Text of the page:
Australia Seeks Advice about People Smugglers in Middle East, Europe
Australian Immigration Minister Philip Ruddock leaves Sydney Friday bound for Europe and the Middle East in a bid to curb people smuggling rings he believes are behind the latest wave of illegal immigration.
Ruddock, who visited the Middle East on a similar mission a year ago, will hold talks with ministers and officials in Iran, Dubai, Syria, Jordan and Lebanon to discuss what he believes to be a new problem.
The latest wave of boat-people are believed to be mostly Palestinian, Syrian and Iranian, often well-off economic refugees unlike the asylum seekers fleeing persecution in Iraq and Afghanistan who predominated among last year's 3,000 unauthorized arrivals.
He also believes the latest crop are being targeted by a network of multinational people smugglers marketing their services to fugitives who can could afford the high fares.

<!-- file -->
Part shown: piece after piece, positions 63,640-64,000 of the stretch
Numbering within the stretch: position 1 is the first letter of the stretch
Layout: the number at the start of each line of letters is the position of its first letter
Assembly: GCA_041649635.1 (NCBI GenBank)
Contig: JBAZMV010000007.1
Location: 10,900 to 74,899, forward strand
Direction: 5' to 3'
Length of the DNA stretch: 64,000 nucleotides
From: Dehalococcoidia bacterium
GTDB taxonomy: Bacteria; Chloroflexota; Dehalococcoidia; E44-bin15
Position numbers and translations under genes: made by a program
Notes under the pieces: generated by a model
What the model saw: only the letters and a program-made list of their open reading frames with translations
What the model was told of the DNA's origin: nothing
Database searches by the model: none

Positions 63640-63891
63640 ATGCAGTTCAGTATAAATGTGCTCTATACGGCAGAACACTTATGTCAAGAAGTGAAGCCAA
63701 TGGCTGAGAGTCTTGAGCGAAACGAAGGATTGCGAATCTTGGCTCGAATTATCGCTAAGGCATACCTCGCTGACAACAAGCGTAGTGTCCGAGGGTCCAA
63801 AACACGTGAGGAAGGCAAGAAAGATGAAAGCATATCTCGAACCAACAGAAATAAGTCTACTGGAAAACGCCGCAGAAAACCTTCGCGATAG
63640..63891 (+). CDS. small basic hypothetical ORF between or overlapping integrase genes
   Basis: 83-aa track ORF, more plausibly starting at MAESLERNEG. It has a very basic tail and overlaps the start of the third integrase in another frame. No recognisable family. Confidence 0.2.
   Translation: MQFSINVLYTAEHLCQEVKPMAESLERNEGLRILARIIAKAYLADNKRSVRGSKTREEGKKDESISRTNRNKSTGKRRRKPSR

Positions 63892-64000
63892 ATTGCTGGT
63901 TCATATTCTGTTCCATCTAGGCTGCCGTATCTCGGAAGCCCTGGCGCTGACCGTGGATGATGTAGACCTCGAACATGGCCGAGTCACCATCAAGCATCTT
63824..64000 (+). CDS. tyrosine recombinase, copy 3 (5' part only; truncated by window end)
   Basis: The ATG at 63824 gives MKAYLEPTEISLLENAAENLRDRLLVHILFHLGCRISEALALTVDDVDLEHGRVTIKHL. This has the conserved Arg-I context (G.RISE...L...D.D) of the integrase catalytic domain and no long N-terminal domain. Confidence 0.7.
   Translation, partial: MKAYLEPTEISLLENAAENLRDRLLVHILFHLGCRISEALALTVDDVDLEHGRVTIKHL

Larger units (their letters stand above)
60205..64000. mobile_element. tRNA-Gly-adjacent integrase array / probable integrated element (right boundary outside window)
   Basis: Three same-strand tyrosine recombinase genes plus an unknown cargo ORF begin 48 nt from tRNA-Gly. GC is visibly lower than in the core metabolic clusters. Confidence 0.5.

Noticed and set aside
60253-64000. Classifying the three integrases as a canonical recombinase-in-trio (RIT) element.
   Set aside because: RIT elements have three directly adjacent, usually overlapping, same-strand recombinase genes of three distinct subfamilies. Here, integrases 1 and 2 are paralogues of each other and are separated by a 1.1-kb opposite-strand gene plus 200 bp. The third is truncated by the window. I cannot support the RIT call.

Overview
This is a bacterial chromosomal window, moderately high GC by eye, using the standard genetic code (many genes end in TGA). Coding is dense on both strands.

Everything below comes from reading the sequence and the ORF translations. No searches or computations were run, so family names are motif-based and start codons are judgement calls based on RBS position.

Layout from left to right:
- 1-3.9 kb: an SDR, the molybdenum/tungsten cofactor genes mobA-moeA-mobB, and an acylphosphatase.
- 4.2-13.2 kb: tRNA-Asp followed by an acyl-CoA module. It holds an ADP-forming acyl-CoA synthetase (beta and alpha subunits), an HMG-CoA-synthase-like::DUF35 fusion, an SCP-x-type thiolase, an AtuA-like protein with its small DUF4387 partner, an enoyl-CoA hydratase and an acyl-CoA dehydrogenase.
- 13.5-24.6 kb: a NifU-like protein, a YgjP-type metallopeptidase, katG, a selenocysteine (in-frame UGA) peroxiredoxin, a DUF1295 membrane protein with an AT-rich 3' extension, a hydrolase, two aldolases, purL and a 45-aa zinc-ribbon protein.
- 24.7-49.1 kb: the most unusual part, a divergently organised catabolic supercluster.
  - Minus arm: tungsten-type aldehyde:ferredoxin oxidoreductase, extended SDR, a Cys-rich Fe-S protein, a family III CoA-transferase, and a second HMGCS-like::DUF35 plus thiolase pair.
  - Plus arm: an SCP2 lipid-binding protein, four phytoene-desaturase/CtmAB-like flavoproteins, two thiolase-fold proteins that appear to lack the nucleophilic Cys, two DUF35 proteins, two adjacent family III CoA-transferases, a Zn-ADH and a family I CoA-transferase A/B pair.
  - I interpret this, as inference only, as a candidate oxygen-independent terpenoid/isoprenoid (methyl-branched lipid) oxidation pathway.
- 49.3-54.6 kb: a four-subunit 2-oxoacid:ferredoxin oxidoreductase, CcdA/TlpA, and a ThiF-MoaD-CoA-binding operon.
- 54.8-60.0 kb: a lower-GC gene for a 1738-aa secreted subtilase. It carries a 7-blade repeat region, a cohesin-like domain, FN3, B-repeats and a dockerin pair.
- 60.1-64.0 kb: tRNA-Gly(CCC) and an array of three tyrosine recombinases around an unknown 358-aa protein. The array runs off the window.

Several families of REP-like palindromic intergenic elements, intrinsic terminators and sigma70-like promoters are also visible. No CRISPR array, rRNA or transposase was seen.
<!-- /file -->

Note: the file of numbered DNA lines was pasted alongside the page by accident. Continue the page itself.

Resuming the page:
His warning coincided with the arrival in Australian territory of another Indonesian boat carrying 55 illegal immigrants. Officials say it was third boatload of asylum seekers to arrive in five days, bringing the total to 306.
In the last two weeks of last year, 781 people including 36 crew had been transferred from the boats to the mainland and handed over to immigration authorities.
Ruddock said he also planned to fly to Sweden, Switzerland and Britain to discuss the experiences of these countries in dealing with people smugglers and illegal arrivals.
"Many of these countries have suffered economic and social consequences from people smugglers operating within their borders to assist illegal immigrants bound for Australia," Ruddock said in a statement.
"The earlier visit was very successful in that I was able to establish agreement to share intelligence on people trafficking and start building relationships that will enable an international response to be developed for dealing with this world-wide problem.
"Governments are increasingly aware that they stand to gain by pooling their knowledge and resources to fight this insidious crime. This visit will add impetus to those processes." -- SYDNEY (AFP)
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